After the last shot of the third round is fired, the crowd erupts and kambonsi flood the performance space, running, jumping, and shouting. The lead kambonga then calls the piece of the repertoire known as Kambon-waa, a small circle is formed, with the musicians on one side, and people dance for a brief period before moving to the house of the deceased. Once the house is reached the group switches back to Chakowili and enters single file through the gambei, the compound wall that is broken upon the landlord's death, and quickly exits through the gate of the compound. The musicians reposition themselves outside the house for more shooting of guns. Each gunman individually then fires a shot into the house's nappoggu, a small room used for housing chickens or other small livestock. Fatawu speculated that the reason for this was that the room acted as a sounding chamber, and the nappoggu was the only room in the house suitable for firing a black powder musket. After the last shot is fired, there is more celebrating and the musicians once again take up Kambon-waa.


Of the four wake-keepings I attended, three of them began with a pre-performance "jam session" whereby the musicians gathered at a location removed from the performance venue and played through various pieces from the Kambon-waa repertoire, smoked cigarettes, and drank akpeteshie. Before the performance on 1/18/07 for the wake-keeping of Guma-naa at Kakpagyili we gathered at 3am about a quarter mile from the performance space, outside a small bar with woven grass walls and only three bottles of liquor.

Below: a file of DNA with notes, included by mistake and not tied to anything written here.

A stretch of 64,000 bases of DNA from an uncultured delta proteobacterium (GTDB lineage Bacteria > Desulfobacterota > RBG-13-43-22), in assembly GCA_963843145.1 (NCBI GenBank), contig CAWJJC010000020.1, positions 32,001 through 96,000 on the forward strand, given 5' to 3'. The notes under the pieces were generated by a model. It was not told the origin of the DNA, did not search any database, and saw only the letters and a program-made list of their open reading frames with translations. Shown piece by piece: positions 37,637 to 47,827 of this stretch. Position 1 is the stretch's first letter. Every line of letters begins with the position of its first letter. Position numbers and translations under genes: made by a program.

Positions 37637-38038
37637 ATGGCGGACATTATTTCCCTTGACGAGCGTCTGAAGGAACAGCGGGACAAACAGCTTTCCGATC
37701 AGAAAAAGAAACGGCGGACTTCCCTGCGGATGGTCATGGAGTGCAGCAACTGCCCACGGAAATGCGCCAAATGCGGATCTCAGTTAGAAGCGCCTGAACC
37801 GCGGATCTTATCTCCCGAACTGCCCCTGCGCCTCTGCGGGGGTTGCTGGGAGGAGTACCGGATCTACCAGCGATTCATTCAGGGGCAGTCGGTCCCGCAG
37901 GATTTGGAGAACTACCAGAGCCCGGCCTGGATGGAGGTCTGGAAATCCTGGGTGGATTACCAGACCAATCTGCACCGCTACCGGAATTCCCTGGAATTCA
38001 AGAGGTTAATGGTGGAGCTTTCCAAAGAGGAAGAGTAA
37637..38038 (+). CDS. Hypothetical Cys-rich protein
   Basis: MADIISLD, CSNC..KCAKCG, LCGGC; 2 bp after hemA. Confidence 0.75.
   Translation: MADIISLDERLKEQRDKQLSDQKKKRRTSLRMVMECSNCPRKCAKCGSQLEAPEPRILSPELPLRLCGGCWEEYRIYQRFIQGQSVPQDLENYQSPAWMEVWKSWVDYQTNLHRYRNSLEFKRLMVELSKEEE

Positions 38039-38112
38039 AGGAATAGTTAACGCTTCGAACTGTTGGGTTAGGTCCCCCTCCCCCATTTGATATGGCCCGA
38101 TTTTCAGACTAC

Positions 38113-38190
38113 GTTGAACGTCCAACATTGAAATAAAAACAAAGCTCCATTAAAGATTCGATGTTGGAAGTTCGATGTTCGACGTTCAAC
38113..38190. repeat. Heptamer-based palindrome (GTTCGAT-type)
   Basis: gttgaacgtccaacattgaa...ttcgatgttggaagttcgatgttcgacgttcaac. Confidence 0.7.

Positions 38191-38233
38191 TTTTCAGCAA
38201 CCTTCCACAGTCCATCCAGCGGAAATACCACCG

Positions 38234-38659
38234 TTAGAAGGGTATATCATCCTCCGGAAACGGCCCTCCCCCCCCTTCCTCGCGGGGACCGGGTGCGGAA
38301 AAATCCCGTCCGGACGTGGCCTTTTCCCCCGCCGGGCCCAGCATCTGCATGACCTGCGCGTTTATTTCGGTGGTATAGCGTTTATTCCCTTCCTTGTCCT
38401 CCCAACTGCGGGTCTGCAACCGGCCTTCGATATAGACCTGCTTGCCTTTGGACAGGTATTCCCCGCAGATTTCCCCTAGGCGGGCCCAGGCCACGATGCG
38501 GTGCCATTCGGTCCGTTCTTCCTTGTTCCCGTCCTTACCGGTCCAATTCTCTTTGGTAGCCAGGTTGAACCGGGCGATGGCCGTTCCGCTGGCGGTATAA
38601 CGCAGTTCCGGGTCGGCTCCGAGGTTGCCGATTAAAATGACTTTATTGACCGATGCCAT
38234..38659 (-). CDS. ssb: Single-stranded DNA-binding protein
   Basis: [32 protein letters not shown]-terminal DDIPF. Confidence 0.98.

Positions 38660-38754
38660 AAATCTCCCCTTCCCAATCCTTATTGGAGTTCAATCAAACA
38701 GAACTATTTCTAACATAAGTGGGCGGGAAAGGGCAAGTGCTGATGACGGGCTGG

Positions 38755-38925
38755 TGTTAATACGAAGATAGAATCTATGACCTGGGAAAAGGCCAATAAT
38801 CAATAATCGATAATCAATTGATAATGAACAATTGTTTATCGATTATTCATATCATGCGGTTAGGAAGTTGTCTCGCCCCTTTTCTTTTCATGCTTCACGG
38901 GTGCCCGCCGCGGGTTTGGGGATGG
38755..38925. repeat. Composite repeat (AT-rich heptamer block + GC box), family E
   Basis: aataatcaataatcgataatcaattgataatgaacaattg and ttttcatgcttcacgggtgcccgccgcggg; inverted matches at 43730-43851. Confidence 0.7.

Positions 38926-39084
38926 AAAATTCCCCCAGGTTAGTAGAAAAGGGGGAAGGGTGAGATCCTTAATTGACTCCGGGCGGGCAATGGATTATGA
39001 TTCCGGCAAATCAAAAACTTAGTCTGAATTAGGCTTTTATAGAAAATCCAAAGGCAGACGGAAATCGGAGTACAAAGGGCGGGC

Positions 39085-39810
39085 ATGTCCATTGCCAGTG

It is during this time that teenage boys and other novices like myself, if present, can try their hand at playing the music in an environment where they are safe to make mistakes without bringing down the energy of the main event and can receive tutelage from more experienced players. However, I was told that the main purpose of this pre-performance was to inform people in the surrounding area of the impending event of the dancing of Kambon-waa. After about thirty to forty minutes, when it is deemed time to go, the leader will call Sochendi and the group will march to the venue. On the night of my first wake-keeping we met up at the house of the Kambon-naa of Kakpagyili who, unbeknownst to me, was overseeing my training with Buaru and Inusa. On Alhaji's recommendation, I offered him 20,000 cedis as kola as well as a bottle of White Horse whiskey for the group.